Normal People

Connell stands in Marianne’s kitchen, the last place he wants to be—her parents have money, and his mother is cleaning their floors, not quite ready for her ride home.

He’s ashamed, yet when they get together, it’s him, not Marianne, who wants to keep their relationship a secret at school.

He can’t quite articulate why—he’s vaguely popular, she’s vaguely weird, but it’s more complicated than that. She complies, though, and that formative shame pinballs between their bodies as they move through their years, never quite secure with each other but never fully extricated, either.

Normal People is one of those annual-ish books that became such a, what, a trend, that I, a surly contrarian, felt disinclined to read it. There was the book jacket that casually dropped its author Sally Rooney’s birth year (1991) in the first line of her bio, to ensure we understand how much more she has accomplished than certain surly contrarians who were very much not born in 1991. There were the rapturous reviews, there were the giddy counter-reviews, there were stories on “The Cult of Sally Rooney” and Interview’s piece about all the fancy (white!) waifs of Brooklyn loading this book and only this book into their totes. Was all this noise kind of sexist? Was the book just not my jam? Or neither? (Or both?)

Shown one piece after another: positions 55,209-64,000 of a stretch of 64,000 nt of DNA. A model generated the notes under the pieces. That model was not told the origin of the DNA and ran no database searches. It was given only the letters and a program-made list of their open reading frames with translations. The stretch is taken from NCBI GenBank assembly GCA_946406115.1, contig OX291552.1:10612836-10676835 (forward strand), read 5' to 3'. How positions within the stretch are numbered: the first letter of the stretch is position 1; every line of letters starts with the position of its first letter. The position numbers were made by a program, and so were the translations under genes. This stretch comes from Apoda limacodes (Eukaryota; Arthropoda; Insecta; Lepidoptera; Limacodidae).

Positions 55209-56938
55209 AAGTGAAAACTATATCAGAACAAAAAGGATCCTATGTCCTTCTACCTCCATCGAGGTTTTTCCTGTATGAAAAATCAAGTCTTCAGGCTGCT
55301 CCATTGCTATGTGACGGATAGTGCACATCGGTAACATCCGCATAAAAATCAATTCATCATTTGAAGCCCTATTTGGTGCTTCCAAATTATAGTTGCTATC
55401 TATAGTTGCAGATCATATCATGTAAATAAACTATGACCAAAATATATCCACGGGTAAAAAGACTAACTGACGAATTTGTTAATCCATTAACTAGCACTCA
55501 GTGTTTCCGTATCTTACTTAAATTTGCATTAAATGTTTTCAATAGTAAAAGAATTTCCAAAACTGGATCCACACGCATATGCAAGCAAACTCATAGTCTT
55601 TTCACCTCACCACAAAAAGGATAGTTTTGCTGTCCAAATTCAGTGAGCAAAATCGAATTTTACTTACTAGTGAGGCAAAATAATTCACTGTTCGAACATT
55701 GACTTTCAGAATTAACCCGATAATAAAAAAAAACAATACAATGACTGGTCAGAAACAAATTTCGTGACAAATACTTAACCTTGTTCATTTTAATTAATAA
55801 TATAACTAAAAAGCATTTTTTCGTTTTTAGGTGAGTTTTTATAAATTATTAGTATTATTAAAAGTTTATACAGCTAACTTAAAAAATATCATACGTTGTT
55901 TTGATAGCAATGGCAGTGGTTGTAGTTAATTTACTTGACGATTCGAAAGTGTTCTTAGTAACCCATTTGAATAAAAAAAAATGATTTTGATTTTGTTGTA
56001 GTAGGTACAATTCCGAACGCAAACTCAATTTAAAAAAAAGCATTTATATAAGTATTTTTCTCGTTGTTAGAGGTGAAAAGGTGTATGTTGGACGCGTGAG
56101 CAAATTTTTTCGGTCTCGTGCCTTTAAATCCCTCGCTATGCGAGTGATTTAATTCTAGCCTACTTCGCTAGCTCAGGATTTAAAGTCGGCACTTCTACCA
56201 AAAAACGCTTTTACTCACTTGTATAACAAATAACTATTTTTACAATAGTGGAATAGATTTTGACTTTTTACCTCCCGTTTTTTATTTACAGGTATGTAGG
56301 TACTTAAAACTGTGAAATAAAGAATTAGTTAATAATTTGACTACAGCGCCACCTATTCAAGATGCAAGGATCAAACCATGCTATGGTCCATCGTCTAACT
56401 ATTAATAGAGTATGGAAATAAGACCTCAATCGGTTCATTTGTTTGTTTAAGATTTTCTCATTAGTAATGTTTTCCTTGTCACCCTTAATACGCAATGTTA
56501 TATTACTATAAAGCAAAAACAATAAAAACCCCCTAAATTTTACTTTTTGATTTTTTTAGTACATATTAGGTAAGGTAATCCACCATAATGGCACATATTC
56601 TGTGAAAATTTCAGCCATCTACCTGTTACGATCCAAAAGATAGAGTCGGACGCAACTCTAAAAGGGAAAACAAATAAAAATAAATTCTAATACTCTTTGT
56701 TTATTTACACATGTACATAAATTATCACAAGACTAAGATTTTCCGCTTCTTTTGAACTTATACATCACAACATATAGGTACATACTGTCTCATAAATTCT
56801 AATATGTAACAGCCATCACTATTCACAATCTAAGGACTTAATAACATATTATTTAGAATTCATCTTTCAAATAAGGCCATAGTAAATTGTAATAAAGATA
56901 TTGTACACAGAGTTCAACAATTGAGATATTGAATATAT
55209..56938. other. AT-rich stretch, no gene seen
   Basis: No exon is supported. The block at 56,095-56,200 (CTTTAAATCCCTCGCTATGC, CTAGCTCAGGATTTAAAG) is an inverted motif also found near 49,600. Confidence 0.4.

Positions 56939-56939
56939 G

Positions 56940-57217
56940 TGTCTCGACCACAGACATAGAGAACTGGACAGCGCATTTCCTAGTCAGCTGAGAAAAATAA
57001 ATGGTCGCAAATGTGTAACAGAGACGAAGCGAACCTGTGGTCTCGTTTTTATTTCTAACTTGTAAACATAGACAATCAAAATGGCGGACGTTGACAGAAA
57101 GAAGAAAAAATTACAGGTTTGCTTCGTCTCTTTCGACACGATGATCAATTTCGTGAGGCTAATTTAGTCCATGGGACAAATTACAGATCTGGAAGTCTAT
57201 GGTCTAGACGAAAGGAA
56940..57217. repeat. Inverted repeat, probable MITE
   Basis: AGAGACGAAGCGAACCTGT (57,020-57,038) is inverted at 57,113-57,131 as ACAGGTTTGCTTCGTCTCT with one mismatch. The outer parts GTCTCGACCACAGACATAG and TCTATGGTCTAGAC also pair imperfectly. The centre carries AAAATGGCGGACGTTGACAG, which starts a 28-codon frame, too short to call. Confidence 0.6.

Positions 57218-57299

I picked it up again one day when the two line-drawn faces on the cover stared at me in the library. I did still feel drawn to it, curious. I turned the book over and, wait: Elif Batuman loves this book? Sheila Heti? They’re two of the most interesting weirdos around. It was longlisted for the Booker? Zadie Smith is quoted about Rooney’s first book?

And now, this. I’ve fed into exactly what annoyed me about this book—I’ve perpetuated the talk about the talk about the book, the endless online spiral that winds further and further away from the center. It has nothing to do with the book. The book is good!

Colin and Marianne are two smart, self-aware, memorable young Irish people just adept enough at examining their own forlorn feelings to feel even more adrift on what they learn. PLEASE READ

Normal People by Sally Rooney, from Hogarth